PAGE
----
Initially, I was really excited about this project – they spoke in very forward thinking terms: reinvention, innovation, brand redesign, creativity…words that can only be delivered on through action, rigor, and enthusiasm. Through forward movement, activity, and alignment around these words – organizations can create robust and compelling brand propositions even if the brand has been stagnant for a while. People are inspired by a clear and defined strategy and understanding how their role fits into the strategic vision. My first day in the office, I was asking questions around the organization’s vision and was told that the company “adopts and abandons” more than they maintain. The company vision was posted in every single meeting room in the building and when I asked about it, I was told the framed vision was brought over from their old office and was only there so the walls weren’t empty – no one would be able to recite the vision, values, or any part of it.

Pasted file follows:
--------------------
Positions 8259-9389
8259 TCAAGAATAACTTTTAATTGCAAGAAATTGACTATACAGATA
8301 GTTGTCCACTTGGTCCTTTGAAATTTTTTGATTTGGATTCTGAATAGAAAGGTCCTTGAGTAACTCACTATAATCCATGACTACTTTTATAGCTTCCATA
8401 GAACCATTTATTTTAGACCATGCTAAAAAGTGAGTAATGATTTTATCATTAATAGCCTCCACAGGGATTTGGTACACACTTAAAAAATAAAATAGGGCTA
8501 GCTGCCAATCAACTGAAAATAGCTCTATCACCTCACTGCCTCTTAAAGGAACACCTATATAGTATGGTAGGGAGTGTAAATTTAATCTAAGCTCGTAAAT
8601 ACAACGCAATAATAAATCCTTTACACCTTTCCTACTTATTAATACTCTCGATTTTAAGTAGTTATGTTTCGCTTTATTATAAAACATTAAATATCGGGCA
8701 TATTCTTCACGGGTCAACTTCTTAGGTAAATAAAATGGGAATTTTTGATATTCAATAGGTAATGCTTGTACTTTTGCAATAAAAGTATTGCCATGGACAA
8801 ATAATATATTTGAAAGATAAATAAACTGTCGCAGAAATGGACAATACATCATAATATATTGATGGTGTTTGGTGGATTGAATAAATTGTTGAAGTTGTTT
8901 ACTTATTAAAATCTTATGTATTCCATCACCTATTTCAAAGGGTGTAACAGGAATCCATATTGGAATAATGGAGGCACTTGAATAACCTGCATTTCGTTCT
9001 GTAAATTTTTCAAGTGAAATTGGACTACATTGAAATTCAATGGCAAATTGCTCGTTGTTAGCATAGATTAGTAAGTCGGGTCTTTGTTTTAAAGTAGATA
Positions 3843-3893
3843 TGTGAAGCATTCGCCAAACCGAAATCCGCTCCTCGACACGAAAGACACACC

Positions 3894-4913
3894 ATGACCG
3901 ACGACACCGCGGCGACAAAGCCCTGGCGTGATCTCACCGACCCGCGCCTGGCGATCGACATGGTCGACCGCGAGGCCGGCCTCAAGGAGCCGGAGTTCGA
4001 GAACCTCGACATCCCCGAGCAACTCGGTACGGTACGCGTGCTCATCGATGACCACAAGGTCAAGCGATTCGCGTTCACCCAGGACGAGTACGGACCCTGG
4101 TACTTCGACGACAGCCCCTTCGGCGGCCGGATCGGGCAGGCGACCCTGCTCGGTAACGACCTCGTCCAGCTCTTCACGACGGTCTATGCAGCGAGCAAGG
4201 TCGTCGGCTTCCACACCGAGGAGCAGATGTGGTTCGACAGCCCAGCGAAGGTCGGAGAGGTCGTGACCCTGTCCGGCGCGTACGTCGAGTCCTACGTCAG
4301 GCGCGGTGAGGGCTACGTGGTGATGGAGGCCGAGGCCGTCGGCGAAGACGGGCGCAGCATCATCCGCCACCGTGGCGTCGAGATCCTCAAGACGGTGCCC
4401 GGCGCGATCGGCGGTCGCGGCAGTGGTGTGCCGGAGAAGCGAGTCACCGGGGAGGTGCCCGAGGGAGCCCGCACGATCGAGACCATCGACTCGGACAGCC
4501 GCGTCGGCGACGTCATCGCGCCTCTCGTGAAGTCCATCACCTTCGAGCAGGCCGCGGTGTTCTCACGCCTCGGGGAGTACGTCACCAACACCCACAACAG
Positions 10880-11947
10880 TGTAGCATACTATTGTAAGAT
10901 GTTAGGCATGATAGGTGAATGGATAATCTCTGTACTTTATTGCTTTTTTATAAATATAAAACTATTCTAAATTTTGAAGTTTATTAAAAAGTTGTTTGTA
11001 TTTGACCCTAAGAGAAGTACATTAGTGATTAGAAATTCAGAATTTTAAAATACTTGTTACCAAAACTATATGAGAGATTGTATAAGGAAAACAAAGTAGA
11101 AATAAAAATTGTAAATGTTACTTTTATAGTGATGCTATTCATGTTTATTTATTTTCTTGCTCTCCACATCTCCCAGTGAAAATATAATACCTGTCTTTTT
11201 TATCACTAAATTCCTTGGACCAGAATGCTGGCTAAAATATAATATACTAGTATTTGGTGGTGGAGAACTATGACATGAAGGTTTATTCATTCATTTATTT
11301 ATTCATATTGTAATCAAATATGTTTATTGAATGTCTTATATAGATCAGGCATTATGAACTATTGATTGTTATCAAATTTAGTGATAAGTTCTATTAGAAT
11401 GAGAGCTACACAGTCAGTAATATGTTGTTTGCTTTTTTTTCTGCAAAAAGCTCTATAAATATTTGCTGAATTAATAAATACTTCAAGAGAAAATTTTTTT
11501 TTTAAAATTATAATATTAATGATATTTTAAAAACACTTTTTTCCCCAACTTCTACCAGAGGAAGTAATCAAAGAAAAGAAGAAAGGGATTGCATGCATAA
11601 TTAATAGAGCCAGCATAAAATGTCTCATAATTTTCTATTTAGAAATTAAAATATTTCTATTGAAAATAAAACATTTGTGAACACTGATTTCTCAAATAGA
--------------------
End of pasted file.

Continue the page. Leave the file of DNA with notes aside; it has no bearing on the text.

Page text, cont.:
How They Deal With Mediocrity Defines Leaders
The truest test of a leader often isn’t dealing with poor performance – after all, that’s actually very simple to address. No, the toughest and truest test lies in addressing mediocrity. Though this should be as simple as addressing poor performance it is not for most managers and there are a few consistent excuses I hear when I surface the issue of dealing with mediocrity:
- They Use Hope As A Strategy [UGH!]: Not just as it relates to mediocre or poor performance but in every area they oversee. I get it, it’s a much easier path to take. It’s extremely easy for a “manager” to look the other way when an employee’s work is average but far from exciting, inspired, or great. Work of adequate quality isn’t a disaster, nor is it excellent, fabulous, or valuable. It falls into a blurry, gray, safe, passable area for those who champion and maintain the status quo. It’s enough to get by with. Which is exactly the problem. These are usually the “managers” that expect more from the people on their team who are intrinsically motivated to deliver excellence. They also use hope that their people will have an occasional flash of brilliance or luck and that will absorb their usual mundane efforts.